Joseph and the Amazing Technicolor Dreamcoat
by Encore Youth Theatre
Under the direction of Ms. Dana Carr, Encore Youth Theatre again fills the Moonlight stage with a nicely creative and visually attractive version of Andrew Lloyd Webber's "Joseph". Based on the story of Joseph and his "coat of many colors", this production was Andrew Lloyd Webber and Tim Rice's first collaboration to be performed publicly. It premiered in London in 1968 and went through numerous expansions and revisions throughout the '70s, before opening on Broadway in 1982.
Narrators Brooke Kesler, Catherine Lynch, and Alexandria Miller nicely carried the show with strong vocals including Brooke's rousing "Joseph's Coat", Alex's soulful rendition of "Poor Poor Joseph" and Catherine's refreshing "Potiphar". All three teamed together in an amazingly strong and highly charged "Go Go Go Joseph" that rounded off the first act on a high note.
Quinton Walker as Joseph is a confident performer with a solid voice. And there is enough tenderness in him to get the songs across, particularly in numbers like "Close Every Door," which requires a certain haunted quality.
Other notable performances include Anna Reyes (Issachar) whose "Benjamin Calypso" was absolutely infectious. The Pharaoh, played by Drew Bradford, was well cast in his role, and Drew does an Elvis take on the Pharaoh that had the audience in stitches. David Crespin amused all in his role as Potiphar, and Emily Majewski showed impressive talent as Potiphar's wife with great charisma and polished dance throughout the show. (Clearly a great choice as dance Captain.) Sawyer Henderson is charming as the "Baker," and Jeremy Mauritzen showed nice comedic timing in his role as the "Butler."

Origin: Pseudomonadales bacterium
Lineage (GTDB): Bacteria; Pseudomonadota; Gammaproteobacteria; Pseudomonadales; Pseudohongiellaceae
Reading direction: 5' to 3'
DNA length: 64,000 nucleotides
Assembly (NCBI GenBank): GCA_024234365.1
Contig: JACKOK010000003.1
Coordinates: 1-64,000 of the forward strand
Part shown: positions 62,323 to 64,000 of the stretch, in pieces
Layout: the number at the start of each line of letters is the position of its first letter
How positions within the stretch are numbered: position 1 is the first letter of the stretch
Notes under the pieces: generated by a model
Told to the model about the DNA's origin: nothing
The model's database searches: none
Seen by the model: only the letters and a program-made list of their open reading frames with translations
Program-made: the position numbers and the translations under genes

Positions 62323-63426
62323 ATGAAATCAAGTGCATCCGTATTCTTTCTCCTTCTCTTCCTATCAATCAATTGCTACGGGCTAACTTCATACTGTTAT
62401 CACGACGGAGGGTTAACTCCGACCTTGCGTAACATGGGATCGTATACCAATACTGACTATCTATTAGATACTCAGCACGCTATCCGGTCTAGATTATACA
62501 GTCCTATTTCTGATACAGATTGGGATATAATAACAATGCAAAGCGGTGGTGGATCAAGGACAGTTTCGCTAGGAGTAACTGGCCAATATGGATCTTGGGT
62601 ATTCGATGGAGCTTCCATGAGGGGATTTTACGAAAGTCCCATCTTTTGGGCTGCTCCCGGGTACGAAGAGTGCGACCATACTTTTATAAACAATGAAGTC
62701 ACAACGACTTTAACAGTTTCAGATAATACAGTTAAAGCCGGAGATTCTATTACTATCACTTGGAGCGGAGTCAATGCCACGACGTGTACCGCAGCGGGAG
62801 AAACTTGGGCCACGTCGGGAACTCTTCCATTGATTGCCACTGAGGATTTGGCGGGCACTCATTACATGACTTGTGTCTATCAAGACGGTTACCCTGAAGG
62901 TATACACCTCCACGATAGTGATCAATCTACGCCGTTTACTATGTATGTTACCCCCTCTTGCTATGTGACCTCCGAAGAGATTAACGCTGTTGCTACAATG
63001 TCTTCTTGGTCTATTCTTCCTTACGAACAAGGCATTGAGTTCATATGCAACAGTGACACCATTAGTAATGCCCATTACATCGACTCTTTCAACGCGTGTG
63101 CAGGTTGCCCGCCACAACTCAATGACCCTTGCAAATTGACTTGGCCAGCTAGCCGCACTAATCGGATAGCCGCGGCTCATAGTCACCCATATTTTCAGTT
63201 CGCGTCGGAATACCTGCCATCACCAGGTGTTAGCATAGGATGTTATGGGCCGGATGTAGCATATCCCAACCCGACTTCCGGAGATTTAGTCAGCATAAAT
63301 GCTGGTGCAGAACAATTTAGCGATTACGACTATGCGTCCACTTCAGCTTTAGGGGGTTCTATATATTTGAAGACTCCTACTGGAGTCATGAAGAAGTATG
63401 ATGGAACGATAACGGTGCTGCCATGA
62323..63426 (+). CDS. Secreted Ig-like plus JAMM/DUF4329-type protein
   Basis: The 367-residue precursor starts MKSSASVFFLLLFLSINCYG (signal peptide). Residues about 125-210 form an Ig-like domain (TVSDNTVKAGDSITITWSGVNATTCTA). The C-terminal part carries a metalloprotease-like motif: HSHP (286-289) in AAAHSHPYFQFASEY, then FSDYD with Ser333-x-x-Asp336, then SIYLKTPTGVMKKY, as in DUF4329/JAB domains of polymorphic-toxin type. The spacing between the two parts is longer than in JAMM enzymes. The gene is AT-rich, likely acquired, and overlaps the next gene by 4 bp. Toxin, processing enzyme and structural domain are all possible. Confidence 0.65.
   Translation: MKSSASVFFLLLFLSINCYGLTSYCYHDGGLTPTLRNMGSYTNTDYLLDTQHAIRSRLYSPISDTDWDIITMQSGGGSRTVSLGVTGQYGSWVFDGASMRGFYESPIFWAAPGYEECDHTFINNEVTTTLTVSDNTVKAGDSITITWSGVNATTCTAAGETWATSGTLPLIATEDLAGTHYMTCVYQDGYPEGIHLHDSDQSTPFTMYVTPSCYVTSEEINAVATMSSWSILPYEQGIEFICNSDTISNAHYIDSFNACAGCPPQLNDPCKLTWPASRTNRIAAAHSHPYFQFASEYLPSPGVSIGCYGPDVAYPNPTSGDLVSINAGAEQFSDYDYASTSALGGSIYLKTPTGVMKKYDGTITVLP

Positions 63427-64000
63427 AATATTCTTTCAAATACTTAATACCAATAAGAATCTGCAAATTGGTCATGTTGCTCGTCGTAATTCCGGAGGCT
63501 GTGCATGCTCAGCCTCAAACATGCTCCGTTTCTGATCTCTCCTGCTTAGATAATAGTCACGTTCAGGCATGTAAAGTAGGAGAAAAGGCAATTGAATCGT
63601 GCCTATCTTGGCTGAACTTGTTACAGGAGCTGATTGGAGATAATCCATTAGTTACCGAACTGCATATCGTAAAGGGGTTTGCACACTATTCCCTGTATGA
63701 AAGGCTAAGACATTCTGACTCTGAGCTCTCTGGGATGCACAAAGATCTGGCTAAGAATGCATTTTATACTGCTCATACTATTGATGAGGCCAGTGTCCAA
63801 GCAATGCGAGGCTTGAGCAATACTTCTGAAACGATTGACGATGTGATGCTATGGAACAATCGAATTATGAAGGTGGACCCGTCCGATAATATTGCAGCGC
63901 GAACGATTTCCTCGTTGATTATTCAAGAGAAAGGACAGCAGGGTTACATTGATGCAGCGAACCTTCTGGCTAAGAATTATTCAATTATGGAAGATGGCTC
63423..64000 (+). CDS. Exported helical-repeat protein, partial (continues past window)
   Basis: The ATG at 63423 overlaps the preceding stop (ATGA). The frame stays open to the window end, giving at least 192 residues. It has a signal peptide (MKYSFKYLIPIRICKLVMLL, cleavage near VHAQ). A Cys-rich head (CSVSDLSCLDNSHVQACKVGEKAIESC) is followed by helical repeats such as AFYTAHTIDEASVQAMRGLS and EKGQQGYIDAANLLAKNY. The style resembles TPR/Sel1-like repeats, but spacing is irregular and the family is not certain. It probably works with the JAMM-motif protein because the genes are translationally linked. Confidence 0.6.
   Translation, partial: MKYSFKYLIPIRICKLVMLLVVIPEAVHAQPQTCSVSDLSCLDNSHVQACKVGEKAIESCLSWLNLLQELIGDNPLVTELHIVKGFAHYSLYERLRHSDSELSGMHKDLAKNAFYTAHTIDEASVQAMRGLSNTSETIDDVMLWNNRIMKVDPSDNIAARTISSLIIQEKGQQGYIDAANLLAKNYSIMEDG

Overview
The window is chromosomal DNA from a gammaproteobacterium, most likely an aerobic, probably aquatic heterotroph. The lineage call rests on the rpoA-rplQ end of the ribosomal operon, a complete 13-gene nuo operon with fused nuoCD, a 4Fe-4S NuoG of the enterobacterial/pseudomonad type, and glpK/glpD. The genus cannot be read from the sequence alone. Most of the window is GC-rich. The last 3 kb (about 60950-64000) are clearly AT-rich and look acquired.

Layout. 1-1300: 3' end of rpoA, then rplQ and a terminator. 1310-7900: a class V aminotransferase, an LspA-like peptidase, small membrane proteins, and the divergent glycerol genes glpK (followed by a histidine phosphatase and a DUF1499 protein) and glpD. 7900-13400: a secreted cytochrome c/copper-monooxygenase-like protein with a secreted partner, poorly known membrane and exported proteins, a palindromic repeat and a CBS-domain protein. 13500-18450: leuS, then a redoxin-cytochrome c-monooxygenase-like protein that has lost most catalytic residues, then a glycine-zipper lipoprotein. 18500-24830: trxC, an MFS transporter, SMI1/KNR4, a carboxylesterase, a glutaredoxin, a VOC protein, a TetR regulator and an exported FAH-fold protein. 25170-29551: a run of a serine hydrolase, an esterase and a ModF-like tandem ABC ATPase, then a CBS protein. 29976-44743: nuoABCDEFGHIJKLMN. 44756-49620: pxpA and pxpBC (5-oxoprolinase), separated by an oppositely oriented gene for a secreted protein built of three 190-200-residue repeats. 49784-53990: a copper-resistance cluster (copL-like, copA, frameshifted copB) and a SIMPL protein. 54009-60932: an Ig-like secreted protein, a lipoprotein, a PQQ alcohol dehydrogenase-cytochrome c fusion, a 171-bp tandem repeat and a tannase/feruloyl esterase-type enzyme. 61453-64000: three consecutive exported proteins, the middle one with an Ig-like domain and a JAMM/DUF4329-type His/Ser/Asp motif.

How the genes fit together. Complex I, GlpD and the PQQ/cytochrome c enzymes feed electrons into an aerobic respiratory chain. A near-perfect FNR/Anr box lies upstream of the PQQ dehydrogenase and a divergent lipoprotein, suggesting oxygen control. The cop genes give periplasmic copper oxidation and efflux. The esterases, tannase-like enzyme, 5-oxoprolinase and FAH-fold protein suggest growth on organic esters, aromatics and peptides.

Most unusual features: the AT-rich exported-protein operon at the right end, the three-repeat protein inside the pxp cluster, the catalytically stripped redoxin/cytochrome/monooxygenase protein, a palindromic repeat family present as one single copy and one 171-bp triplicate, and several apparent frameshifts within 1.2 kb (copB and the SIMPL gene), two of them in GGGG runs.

Joseph’s brothers work joyously as a group (clearly having a great time), while those who step out for individual moments in the spotlight all nail the moment. Jake Bradford (Levi) and Anna Broberg (Angel) showed real talent and crisp vocals in "One More Angel" as did Jacob Kimbarrow (Asher) in "Canaan Days". There's no mistaking that each member of the Brother's ensemble were completely on top of their game.
Assisting the cast's impressive singing talent are an energetic Children's Ensemble, a Teen Ensemble with many outstanding voices, and a remarkable sixteen-piece pit orchestra aptly directed by Lyndon Pugeda that filled the Moonlight with an almost overwhelming crescendo.
With solid direction, an incredible orchestra, great costumes, a huge talented cast and the beautiful Moonlight stage as a canvas, Encore clearly showed how "Joseph" can be told again with a new energy.
Performed June 7th- 16th Moonlight Amphitheatre
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